It’s a question many in tech have pondered since Steve Jobs’s health issues cropped up several years ago: What would happen to Apple without Steve Jobs as CEO? Now we have to ponder the question for real, as the iconic businessman and chief executive officer of Apple just made his previous temporary medical leave permanent. He resigned on Wednesday as CEO of the company he co-founded and brought back from near bankruptcy. In his resignation letter to shareholders, Jobs recommended his longtime chief operating officer as his permanent replacement: “As far as my successor goes, I strongly recommend that we execute our succession plan and name Tim Cook as CEO of Apple.”
Though Jobs steps out of his role as CEO, he’ll remain as chairman of the board, Apple has confirmed. Though markets will likely react when they reopen Thursday morning—having already dipped about five percentage points Wednesday after market close—having Cook in the executive office isn’t a change likely to be felt immediately in terms of the way Apple does business and the types of products it makes. That’s because Cook and Jobs are said to be very much of the same mind in their philosophy of how to run the world’s most valuable technology company.
What Can We Expect from Cook?
The choice of Cook is no surprise. Though Apple hadn’t made its succession plans public, it’s been widely assumed that Cook would assume the role of CEO. He’s been a senior vice-president at Apple since 1995 and COO since 2005, and Jobs has entrusted him with the title of official acting CEO twice before. He’s also the man credited with turning around Apple’s manufacturing process and improving its inventory and margins, which are the envy of the industry.
When called upon during Jobs’s previous absences, Cook has been a calming, familiar voice on the company’s earnings calls for investors. That’s because he has overseen some of the most successful quarters in Apple history.
During his most recent six-month-long temporary CEO role, beginning in January, Apple has:
• Increased its cash reserves from $60 billion to $76 billion.
• At least temporarily become the most valuable public company in the world.
• Had the iPhone remain the best-selling smartphone in the market, even after more than a year in release.
• Added more retail locations, including opening a fourth Apple Store in China, which has been a boon to the company’s bottom line.
• Been shepherded through a major new operating system update, launching OS X Lion last month.
Despite Cook’s clear ability to lead the company, he won’t be the public face of Apple in the way Jobs as CEO has become. Cook is known for being an extremely private person, and he’s not known to possess Jobs’s salesman qualities. So will we see Cook emceeing Apple events in the same style and manner as Jobs? Very likely not. We have seen Cook on stage at Apple press events, but this role will likely be shared, as it has been recently during Jobs’s absences, among Cook and other Apple executives like marketing chief Phil Schiller, head of iOS Scott Forstall, and hardware vice-president Bob Mansfield.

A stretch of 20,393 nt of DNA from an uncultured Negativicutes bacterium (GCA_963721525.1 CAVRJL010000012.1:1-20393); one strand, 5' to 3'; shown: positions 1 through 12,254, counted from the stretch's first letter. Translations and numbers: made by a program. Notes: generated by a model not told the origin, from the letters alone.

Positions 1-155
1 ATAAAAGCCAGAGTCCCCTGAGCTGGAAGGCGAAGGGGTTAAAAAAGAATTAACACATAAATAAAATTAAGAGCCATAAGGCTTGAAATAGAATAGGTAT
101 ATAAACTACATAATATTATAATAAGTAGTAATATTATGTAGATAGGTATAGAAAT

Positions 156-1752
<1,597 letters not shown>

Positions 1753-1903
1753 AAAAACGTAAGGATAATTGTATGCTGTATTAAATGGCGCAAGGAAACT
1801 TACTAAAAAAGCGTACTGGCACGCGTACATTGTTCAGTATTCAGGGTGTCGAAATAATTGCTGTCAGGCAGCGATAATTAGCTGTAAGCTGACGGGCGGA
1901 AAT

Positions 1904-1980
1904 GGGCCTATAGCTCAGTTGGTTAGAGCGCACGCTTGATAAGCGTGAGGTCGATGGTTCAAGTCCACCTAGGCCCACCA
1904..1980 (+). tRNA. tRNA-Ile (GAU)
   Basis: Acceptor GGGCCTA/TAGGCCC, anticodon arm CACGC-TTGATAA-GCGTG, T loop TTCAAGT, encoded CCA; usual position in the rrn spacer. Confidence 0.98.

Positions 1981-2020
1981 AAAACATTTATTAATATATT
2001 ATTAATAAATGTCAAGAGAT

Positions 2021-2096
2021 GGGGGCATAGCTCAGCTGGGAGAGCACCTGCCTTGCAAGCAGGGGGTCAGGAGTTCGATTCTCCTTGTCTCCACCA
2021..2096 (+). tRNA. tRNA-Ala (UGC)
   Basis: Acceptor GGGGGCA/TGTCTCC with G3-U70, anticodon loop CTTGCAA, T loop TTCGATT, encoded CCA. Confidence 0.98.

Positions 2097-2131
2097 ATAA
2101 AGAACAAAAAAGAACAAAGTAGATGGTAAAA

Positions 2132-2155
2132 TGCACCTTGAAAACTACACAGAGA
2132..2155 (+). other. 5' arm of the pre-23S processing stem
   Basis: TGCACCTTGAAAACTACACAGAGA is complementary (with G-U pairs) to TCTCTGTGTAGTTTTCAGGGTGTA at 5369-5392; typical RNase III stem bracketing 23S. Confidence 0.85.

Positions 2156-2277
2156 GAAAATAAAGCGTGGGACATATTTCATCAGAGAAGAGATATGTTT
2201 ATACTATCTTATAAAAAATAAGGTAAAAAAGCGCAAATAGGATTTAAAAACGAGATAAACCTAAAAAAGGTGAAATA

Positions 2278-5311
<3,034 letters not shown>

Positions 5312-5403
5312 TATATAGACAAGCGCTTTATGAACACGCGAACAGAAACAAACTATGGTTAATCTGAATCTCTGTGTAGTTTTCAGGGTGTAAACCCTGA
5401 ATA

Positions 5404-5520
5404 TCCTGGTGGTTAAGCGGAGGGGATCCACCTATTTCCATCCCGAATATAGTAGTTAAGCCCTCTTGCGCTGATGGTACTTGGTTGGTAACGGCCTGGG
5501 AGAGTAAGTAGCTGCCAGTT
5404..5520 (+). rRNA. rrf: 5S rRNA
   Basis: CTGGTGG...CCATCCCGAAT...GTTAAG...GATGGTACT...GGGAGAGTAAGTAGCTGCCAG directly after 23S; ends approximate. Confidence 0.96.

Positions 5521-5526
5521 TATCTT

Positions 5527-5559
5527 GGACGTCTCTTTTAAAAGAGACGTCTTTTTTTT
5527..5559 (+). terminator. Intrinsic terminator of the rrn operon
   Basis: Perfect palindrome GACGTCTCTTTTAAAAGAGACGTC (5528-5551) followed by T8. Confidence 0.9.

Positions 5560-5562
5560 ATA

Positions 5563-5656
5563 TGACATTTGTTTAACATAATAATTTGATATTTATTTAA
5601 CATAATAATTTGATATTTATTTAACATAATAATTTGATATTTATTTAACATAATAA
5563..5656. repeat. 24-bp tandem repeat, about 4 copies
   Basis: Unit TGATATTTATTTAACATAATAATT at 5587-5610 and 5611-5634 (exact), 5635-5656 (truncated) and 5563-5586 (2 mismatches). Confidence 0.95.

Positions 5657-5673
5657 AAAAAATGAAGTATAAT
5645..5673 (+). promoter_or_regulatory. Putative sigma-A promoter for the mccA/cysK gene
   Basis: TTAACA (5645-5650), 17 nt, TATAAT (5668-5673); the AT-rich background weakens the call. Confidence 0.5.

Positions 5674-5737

How will Apple look on an everyday basis? Probably the same. Cook will continue to oversee very much business as usual. There will very likely be a new iPhone in the next several months. Early next year, there will very likely be an iPad 3. And at some point in the next year, the company will also refresh its MacBook lineup, iPods, and perhaps Apple TV too for good measure.
In other words, the show will go on. Products will be released, and people will continue to buy them. Jobs not being CEO isn’t going to scare people off from the products Apple is making and the ecosystem he’s built while heading his company.
Looking further ahead, several years down the road, is where Apple’s future is less predictable. Jobs is known for his demanding management style that has a particular vision for products. Cook, meanwhile, is a numbers guy, and hasn’t yet demonstrated—at least publicly—that he’s a creative force. That won’t really be necessary while Jobs’s product design guru, Senior Vice-President Jonathan Ive, remains at Apple. So don’t look for Cook to take on that same role as Jobs in regard to influence on design choices.
Where Jobs’s position in the driver’s seat of the company will be missed most is anticipating the gadgets consumers will want. Jobs was often able to do this even well before consumers themselves (see: iPad launch). It’s not clear that Cook possesses that same intrinsic ability. Keeping products moving through the pipeline and managing the day-to-day operations running a $350 billion company? Yes. Spending time pondering the “intersection of liberal arts and technology”? Probably not.
Still, Jobs has already been elected chairman of the company. That means his authoritative influence is going to continue to be felt as long as he chooses.
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